The Zions Bank Utah Consumer Attitude Index (CAI) increased 4.1 points to 113.4 in January, rising above 110 for the second time in three months and signifying that Utah’s economy is thriving. Consumers have high confidence in current and future economic prospects. The Utah CAI currently sits 17.2 points higher than its level twelve months ago. The national Consumer Confidence Index® increased 9.8 points to 102.9 from December to January.

The big jump in the Utah Consumer Attitude Index stems from higher expectations for the future. The Expectations Index, the sub-index of the CAI that reflects how consumers feel about economic conditions six months from now, increased 9.4 points to 113.3 in January. Each of the metrics used to determine confidence in the future—business conditions, job availability, and income expectations—increased by more than 5 percent from December to January.

Inflation expectations remain mixed. Fifty-four percent of Utahns expect interest rates for borrowing money to increase during the next 12 months, which represents a decrease of 2 percentage points from last month. Likewise, 63 percent of Utahns expect prices of consumer goods to increase over the next twelve months, down 7 points from December. However, 43 percent of Utahns expect a $1,000 investment in their 401K to be worth more than $1,000 one year from now. Nearly 10 percent more Utahns expect the U.S. economy to improve in the next year—up to 35 percent in January from 26 percent in December.

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Utah CoreLogic Home Price Index up 4.3% National CoreLogic Home Price Index up 5%

Housing Market

Housing prices continued to remain mostly flat in December, with a slight decrease both nationally and in Utah. According to the CoreLogic Home Price Index, home prices decreased 0.3 percent in Utah from November to December, which represents a 4.3-percent rise compared to December 2013. On the national scene, home prices also decreased 0.1 percent month over month, which represents a 5.0-percent climb from December 2013 prices. In Utah, home prices are still 11.5 percent below their September 2007 high, and home prices nationally are still 13.4 percent below their prerecession high.

Just as oil prices affect every aspect of the economy—from unemployment to wages to inflation—they also have a significant impact on home prices. Major cities with high employment in the oil and gas industry, such as Houston and Oklahoma City, tend to see home prices sway with oil prices, but these home price drops are usually delayed by a year or two.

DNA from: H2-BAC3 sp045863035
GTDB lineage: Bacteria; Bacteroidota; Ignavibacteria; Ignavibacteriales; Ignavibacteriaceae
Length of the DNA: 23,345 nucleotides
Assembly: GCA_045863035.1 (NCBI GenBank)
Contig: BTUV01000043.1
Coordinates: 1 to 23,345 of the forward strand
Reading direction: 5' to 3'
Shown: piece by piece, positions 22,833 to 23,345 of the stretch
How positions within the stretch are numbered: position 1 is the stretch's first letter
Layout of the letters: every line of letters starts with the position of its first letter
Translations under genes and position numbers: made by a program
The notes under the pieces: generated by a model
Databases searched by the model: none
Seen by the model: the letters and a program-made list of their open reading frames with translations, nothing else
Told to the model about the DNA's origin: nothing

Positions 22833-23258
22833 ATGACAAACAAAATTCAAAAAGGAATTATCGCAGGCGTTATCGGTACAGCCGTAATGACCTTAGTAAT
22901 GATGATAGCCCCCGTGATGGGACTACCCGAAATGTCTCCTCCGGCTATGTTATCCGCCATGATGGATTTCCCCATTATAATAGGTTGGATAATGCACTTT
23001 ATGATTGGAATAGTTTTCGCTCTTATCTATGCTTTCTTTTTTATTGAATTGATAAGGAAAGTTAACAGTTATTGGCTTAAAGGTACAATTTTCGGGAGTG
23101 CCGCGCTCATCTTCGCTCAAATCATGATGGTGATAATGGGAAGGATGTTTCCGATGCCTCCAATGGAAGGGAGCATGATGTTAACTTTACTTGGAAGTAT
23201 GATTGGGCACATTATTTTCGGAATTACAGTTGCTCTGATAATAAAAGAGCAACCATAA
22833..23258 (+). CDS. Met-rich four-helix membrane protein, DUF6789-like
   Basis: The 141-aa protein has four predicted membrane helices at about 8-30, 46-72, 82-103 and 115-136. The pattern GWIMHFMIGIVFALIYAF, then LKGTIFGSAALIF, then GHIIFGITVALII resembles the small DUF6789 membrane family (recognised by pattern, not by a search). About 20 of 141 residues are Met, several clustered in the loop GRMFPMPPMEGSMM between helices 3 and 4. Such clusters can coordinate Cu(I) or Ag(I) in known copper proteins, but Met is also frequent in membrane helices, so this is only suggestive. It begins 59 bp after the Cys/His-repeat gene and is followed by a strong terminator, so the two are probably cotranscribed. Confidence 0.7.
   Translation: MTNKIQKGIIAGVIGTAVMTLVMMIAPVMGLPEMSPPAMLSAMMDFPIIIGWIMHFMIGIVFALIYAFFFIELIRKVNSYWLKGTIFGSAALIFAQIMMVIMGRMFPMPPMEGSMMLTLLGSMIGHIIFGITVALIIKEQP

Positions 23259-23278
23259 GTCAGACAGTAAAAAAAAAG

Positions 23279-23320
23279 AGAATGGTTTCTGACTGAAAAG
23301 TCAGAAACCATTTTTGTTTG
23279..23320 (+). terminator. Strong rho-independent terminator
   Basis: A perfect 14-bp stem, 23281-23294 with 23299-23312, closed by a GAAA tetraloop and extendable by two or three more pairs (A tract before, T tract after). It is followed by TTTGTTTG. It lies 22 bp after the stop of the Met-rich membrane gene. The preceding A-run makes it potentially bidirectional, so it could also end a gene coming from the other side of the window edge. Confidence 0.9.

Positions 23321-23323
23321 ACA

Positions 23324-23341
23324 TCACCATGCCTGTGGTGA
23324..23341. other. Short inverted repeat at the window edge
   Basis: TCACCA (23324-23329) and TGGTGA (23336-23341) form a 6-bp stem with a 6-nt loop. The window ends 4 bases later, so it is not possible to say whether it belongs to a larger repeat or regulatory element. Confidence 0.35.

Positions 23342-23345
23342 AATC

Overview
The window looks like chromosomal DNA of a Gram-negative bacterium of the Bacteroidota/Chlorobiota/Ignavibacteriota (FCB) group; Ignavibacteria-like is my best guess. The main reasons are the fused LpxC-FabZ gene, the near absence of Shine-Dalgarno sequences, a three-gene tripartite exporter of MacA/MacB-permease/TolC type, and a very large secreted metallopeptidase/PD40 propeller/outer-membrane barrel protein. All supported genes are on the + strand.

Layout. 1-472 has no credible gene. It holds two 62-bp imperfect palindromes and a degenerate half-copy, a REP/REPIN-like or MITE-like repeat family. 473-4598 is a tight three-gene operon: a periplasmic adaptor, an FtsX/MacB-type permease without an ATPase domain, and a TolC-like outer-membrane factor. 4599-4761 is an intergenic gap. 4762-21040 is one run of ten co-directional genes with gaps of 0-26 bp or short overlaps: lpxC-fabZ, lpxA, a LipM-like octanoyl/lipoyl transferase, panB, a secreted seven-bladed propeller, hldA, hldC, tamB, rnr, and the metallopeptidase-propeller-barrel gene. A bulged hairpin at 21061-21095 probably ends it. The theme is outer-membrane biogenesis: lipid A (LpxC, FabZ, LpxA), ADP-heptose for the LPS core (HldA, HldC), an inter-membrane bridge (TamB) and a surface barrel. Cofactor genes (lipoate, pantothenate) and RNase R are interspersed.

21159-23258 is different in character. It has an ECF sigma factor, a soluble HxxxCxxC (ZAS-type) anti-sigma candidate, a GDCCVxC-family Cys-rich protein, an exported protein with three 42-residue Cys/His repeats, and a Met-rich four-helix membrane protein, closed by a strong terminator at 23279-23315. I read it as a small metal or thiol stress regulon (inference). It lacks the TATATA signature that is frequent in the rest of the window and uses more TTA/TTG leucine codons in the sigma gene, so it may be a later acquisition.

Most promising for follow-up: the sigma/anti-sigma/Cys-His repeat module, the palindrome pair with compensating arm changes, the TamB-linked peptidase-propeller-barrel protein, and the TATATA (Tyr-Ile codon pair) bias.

The recent boom in drilling in the U.S. has led to the creation of boom towns across the nation that rely more on oil and gas jobs than large cities like Houston do. In these areas, a significant drop in oil prices often leads to an immediate drop in home prices, which helps to partially explain why the growth in home prices has been so slow across the nation over the past few months.

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Illustration of factory

The Private Sector’s Opportunity to Lead the Charge in Improving Utah’s Air Quality

According to a recent Envision Utah poll, poor air quality is the biggest downside to living in Utah. Although Utah’s metropolitan areas actually produce less pollution per capita than over half of the metropolitan areas in the country, the state’s unique topography—deep valleys and high peaks—traps pollution in the valleys at uniquely high levels. This compounds the effects of emissions during winter along the Wasatch Front, which is when inversion creates the most harmful health environment.

As the state’s population continues to swell, this issue will only worsen unless Utah leads technological innovation to improve air quality. Several remedies have been the subject of intense discussion, such as instigating a seasonal burn ban. However, there is one significant—and proportionally inexpensive—solution that could dramatically improve Utah’s air quality: Tier 3 automobiles and Tier 3 fuel.

Fueled by Tier 3 gasoline, Tier 3 motor vehicles produce a whopping 80 percent less pollution than traditional cars. Currently, motor vehicles generate almost half of the state’s pollution. For comparison, industry creates only 13 percent, while commercial buildings and residential homes create the remaining 39 percent. If all cars on Utah’s roads were Tier 3 vehicles (fueled with Tier 3 gasoline), the Wasatch Front’s per capita winter pollution would decrease by 40 percent. Such a transition would reduce pollution at a level equivalent to removing four out of every five vehicles on the road today.

No other single initiative can reduce air pollution in Utah so drastically and at such a low cost. Even without Tier 3 vehicles, simply refueling traditional automobiles with Tier 3 gasoline would significantly reduce harmful emissions.

What’s the catch? Surprisingly, not much. A wide variety of Tier 3-equivalent vehicles are available today in other parts of the country, often in the exact makes and models sold at new car dealerships throughout Utah. Tier 3 cars have two main differences from traditional cars: their catalytic converters are approximately $87 more expensive and their fuel typically costs $0.01–$0.04 more per gallon. Tier 3 cars are otherwise equivalent in price and performance with traditional vehicles.